Silicon Valley Takes On Detroit

Suppose someone told you gasoline for cars — and remember it's hovering around $3 dollars a gallon — will become obsolete?

Well, that's the promise being made by an upstart automaker — in Silicon Valley, reports CBS News correspondent John Blackstone.

At a glittering Los Angeles party, an ambitious new car maker declared the electric car alive and well. He let a privileged few experience its power.

The Tesla Roadster, which can go from 0 to 60 mph in 4 seconds doesn't come from Detroit, but from high tech Silicon Valley aiming to do what Detroit couldn't — make a commercially successful car that doesn't burn gas.

"Electric cars don't have to be little, pathetic commuter cars," says Martin Eberhard, CEO of Tesla Motors. "They can be beautiful. They can be quick and they can be desirable. The really quick and fun cars, those are electric cars."

Martin Eberhard made millions in the computer industry, then convinced other high tech investors like Elon Musk, the founder of PayPal, to put in big money.

Musk expects huge rewards if Silicon Valley can break Detroit's grip on the U.S. auto industry.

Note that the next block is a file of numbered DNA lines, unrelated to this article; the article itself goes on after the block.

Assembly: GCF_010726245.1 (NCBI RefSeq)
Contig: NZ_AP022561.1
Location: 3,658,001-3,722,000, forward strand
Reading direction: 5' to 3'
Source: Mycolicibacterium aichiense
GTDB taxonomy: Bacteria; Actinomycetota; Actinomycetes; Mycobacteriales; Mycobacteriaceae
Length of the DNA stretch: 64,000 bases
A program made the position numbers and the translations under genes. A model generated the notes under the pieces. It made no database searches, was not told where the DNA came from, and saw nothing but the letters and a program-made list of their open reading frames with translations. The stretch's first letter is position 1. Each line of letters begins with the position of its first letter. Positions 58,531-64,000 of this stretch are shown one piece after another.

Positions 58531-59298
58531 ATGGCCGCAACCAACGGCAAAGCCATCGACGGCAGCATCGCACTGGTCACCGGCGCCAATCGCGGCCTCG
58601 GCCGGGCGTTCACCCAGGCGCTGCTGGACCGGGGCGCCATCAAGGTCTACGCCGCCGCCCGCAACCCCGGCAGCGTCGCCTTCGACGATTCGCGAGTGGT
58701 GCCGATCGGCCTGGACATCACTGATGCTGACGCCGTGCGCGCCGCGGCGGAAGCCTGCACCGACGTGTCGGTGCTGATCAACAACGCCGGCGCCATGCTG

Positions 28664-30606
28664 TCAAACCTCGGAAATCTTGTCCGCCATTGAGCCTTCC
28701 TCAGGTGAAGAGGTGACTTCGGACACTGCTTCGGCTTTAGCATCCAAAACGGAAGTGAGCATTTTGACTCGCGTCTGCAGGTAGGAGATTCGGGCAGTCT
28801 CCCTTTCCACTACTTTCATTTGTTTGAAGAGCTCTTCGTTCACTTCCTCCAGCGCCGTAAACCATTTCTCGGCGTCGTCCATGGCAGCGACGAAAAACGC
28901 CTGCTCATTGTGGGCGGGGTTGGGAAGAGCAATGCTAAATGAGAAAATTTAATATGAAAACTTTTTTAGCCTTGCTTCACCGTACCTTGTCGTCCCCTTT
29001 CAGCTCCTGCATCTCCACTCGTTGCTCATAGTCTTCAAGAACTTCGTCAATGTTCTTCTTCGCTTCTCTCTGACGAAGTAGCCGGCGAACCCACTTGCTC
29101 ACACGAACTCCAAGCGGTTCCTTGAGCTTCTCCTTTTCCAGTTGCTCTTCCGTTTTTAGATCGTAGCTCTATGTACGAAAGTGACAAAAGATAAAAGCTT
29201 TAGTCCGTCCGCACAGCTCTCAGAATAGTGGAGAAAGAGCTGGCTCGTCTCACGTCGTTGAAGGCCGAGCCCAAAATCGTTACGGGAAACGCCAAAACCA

"It's batteries, it's drive electronics, it's electric motors," says Musk. "Those are skills that are present in Silicon Valley and not present in Detroit."

There's a quick charger for the Tesla's lithium batteries but the car can be plugged in anywhere. It'll go 250 miles on a single charge — at a cost the company says, of just 1 cent a mile.

Beginning with an invitation-only launch party, Tesla expects to quickly sell its first 100 cars for $100,000 each. But, don't give up. The company also has plans for a car for the rest of us. Tesla promises a less expensive four-door family car within three years.

For now, however, it's the rich and famous who are getting a charge out of this electric car, such as Gov. Arnold Schwarzenegger, who tried out the car and had two words to say: "Very Nice."
John Blackstone
  • Amy Clark

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